Sunday, June 07, 2009

Outer West Passage

The outer west passage of Narragansett Bay is one of my favorite places to paddle. We have a well worn route that we paddle several times a year. It offers a multitude of environments that can be experienced by beginners and enjoyed by experienced paddlers.
Today was the "official" outer west passage paddle for RIC/KA. It is the 2nd ocean paddle in TM's paddle series. It is the first paddle in the series to offer some open water.
The weather promised an easy, almost boring paddle. It was so nice I decided to leave the paddle jacket in the car. The wind was minimal, the water was calm, and the sun was warm.
Once on the water I realized that leaving the paddle jacket behind was not such a great idea. The temperature on the water was much cooler. The water is still in the 50s. If I found myself swimming, my polypro t-shirt wasn't going to offer much warmth. It was also a little windier on the water.
The first part of the paddle is along the Jamestown shore heading out to the mouth of the Bay. TM led most of the group well off shore to take advantage of the outgoing tidal current and avoid the rocks. A few of us, however, decided it was more fun to hug the shore. The sea was too calm to make the rocks challenging and the reverse current was negligible.
As we neared Beavertail, the swells got a little bigger and a lot choppier. Some of the newer paddlers starting getting a little unsettled, so TM decided to alter the route a little. We typically paddle out past Beavertail to the channel marker before making a turn towards Whale Rock. TM decided to make the turn at Beavertail and head straight to Whale Rock.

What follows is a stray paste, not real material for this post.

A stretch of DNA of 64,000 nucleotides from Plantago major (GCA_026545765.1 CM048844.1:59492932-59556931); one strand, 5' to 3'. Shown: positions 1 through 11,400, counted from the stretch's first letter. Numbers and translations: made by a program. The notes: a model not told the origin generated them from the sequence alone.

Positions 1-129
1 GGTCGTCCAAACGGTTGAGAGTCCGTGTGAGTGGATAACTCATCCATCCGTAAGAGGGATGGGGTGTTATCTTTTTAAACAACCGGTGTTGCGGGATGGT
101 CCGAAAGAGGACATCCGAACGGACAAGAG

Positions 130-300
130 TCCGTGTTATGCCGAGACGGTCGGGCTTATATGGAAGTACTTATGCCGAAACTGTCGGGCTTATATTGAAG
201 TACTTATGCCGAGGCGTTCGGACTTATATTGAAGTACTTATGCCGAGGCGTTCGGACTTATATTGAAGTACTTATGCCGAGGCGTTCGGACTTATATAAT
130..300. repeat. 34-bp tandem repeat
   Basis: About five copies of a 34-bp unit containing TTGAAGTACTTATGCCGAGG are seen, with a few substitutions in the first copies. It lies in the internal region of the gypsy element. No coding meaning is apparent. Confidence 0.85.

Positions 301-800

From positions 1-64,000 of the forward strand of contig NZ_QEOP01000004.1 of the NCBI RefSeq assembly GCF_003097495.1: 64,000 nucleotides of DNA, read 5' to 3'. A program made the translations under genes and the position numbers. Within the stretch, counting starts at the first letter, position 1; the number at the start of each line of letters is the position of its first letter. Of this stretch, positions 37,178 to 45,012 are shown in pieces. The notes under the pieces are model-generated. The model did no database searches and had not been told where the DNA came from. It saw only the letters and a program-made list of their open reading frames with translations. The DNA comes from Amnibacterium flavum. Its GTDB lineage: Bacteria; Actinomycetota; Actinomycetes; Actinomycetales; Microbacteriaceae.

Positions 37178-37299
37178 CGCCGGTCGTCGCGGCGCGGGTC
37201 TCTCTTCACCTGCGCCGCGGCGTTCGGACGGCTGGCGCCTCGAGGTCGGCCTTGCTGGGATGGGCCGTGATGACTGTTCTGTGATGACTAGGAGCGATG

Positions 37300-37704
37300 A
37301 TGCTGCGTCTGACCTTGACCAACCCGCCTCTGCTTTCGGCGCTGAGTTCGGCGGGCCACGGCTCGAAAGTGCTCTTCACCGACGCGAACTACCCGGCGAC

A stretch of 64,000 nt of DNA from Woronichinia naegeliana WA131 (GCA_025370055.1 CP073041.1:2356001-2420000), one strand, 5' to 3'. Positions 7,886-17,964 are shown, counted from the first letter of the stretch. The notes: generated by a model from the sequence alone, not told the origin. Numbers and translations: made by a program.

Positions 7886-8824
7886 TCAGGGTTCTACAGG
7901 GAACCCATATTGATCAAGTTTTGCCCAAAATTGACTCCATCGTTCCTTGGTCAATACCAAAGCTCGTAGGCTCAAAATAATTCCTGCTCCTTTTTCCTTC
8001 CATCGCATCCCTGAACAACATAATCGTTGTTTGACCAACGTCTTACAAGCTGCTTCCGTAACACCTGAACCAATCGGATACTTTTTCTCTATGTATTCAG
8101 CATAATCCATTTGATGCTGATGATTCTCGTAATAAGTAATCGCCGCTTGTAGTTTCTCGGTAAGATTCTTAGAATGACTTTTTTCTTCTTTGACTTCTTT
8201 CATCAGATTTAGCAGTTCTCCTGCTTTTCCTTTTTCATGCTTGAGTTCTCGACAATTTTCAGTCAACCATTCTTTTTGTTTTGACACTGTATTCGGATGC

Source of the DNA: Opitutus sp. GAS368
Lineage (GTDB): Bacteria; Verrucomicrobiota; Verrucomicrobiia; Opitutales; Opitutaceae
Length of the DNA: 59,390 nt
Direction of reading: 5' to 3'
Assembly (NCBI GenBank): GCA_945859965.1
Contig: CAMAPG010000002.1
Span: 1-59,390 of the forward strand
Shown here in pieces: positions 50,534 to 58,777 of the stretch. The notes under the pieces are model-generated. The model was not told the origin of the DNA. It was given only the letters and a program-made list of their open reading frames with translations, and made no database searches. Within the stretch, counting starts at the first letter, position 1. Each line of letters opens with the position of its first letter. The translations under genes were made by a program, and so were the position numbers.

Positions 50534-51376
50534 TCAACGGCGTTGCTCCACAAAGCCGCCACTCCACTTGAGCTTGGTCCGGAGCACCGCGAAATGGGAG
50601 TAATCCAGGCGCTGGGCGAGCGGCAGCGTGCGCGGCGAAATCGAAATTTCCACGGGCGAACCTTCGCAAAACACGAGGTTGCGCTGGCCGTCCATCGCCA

The crossing from Beavertail to Whale Rock is always interesting. The swells come in from the open ocean and get constricted as they enter the Bay. Today the swells were being chopped up by the light wind and the outgoing current. I enjoyed the bouncy ride because it was just enough to keep me awake. Others, however, were not so happy. I remember the first time I did the crossing - I was mildly terrified.
The fun didn't stop at Whale Rock. The section of the paddle between Whale Rock and lunch was all following seas. For me following seas equals free speed. For some of the other paddlers, following seas were unnerving. Following seas require that a paddler relinquish a little part of the illusion of control. The swells sneak up and push the kayak around. The swells can also give a paddler some nice rides.
After a nice lunch we paddled back to Bay Campus along the Bonnet Shore bluffs. The rocks along this section of the paddle can offer some nice playing when the swells are right. Today, however, the action was minimal. I did manage a near death moment. I was spotting a section of rocks for the other paddlers and a stray swell washed in and pushed my bow right into the rock. Luckily, the swell was big enough to wash me over the rock without a nick.
We all arrived back at the put in safely and having enjoyed ourselves. The taste of open water paddling has awakened the slumber desire for open water paddling. I'm looking forward to the more adventurous paddles coming up in the next few weeks.

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